You may have never heard of it, but your psoas muscle plays an essential role in determining the health of your spine.
Read on to learn more about the important functions of this muscle, as well as how to keep your psoas healthy and happy.
What is the psoas muscle?
In your body, there are 3 significant muscles that connect your spine to your legs. These include the gluteus maximus, piriformis, and psoas muscles.
The psoas muscle attaches to the vertebrae on your lumbar spine, and then crosses the outer edge of each pubis (near your pelvis). It next joins with the iliacus muscle at your inguinal ligament (in your groin region), and finally attaches at your femur. Your iliacus and psoas muscles are together known as the iliopsoas.
The role of your psoas muscle
You are able to stand and walk upright in part because the curve of your lower spine both bears and transfers the weight above it. The psoas muscle helps to create this curve, as it pulls your lumbar vertebrae both forward and down.
The psoas muscle also plays another essential role in helping you walk. When you are walking, your brain triggers your psoas muscle to move your back leg forward—initiating the alternation between the front and back leg. So each successful step you take is thanks in part to your psoas muscle.
An easy stretch for your psoas muscle
When you sit for extended periods of time, your psoas muscle may become tight. This, in turn, can pull your pelvis forward—which places pressure on your lumbar spinal discs. This additional pressure often results in lower back pain.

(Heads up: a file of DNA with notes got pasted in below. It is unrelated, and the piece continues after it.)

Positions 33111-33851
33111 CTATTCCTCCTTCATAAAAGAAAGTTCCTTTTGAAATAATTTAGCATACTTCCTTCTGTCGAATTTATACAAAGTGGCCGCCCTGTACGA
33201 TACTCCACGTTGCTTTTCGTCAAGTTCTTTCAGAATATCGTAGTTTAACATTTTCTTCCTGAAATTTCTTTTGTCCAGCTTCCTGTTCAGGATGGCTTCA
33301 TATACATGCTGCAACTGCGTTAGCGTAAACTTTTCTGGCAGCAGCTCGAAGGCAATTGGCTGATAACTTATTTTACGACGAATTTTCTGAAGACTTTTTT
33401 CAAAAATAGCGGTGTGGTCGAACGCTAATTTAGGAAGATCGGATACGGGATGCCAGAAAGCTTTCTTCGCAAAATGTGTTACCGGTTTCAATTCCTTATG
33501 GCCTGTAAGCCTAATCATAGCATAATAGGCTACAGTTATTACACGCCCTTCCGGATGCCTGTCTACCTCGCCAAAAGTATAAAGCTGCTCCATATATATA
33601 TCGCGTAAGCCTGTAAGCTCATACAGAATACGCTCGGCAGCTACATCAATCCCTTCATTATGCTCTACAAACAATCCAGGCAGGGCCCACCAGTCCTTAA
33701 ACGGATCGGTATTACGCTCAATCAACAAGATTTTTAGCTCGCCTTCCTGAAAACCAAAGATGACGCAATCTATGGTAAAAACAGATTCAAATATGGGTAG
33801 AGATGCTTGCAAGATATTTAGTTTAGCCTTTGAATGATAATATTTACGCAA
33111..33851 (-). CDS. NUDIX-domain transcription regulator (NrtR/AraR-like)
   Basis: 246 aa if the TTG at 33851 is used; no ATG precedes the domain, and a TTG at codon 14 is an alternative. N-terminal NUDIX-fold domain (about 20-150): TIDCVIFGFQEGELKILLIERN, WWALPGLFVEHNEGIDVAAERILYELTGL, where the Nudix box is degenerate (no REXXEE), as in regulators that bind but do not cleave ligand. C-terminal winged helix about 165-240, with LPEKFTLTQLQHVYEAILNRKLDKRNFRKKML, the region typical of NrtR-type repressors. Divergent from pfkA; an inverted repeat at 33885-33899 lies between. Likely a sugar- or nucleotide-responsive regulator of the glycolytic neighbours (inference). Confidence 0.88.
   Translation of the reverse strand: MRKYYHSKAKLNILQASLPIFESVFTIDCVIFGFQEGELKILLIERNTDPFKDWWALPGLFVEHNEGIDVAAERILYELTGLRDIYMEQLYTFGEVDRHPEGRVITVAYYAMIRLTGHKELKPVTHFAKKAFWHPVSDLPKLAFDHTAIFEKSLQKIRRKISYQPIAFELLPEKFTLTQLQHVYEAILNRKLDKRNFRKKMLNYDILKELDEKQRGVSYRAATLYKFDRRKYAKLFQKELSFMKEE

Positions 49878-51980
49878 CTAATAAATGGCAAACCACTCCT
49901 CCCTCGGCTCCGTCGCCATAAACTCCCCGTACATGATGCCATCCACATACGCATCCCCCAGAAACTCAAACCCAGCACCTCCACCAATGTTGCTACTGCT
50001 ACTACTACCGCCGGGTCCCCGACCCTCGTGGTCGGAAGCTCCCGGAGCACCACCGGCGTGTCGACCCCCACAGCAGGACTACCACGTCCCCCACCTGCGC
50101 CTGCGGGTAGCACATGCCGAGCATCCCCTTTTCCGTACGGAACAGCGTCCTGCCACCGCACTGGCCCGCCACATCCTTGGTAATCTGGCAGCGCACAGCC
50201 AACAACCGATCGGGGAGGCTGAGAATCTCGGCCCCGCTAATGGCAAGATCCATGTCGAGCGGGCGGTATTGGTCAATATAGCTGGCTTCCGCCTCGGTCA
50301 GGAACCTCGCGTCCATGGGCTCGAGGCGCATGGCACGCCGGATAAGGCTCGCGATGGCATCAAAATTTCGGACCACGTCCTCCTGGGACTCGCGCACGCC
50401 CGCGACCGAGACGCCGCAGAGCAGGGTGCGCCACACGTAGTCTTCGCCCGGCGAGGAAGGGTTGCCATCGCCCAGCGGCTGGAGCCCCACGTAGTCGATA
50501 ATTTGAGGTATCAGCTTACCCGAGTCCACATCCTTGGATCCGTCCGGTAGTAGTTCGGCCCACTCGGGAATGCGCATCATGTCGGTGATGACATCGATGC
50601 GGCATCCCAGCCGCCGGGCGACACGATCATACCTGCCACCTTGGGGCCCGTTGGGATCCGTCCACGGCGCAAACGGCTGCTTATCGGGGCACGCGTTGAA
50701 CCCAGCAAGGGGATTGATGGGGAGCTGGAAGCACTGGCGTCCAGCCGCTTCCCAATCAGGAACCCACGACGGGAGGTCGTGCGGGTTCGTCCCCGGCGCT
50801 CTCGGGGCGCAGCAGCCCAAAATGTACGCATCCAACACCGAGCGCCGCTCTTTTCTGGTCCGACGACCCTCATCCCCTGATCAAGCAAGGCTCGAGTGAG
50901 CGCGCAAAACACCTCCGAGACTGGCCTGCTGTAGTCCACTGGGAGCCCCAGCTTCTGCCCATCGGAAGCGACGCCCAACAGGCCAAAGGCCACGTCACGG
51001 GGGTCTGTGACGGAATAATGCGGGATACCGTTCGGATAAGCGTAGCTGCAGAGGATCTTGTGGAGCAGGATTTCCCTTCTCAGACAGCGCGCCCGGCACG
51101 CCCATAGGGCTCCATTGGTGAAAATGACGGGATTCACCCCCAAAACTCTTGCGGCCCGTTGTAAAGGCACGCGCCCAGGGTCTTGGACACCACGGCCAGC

To help prevent—or treat—tightness in your psoas muscle, here is a simple stretch you can perform at home or the office:
- Find an area that is carpeted. If carpet is not available, you can place a cloth or towel on the ground beneath you.
- Drop your left knee down beneath you, with your left leg extending away from your body and your toes touching the ground.
- Place your right leg in front of you (with your foot flat on the ground), so that your right leg forms about a 90-degree angle.
- Using strength from your buttock, gently drive your left knee backward and down.
- While doing this, maintain good posture with your shoulders tall and head upright.
- Hold this position for 30 seconds, and then repeat on the opposite leg.
The above stretch can be performed 2 to 3 times per day, and it is helpful to place yourself in front of a mirror to check for good posture.
If you suspect your psoas muscle is the cause of your lower back pain, schedule an appointment with your doctor. She or he can provide a proper diagnosis, which will help you avoid treatments that may make your pain worse.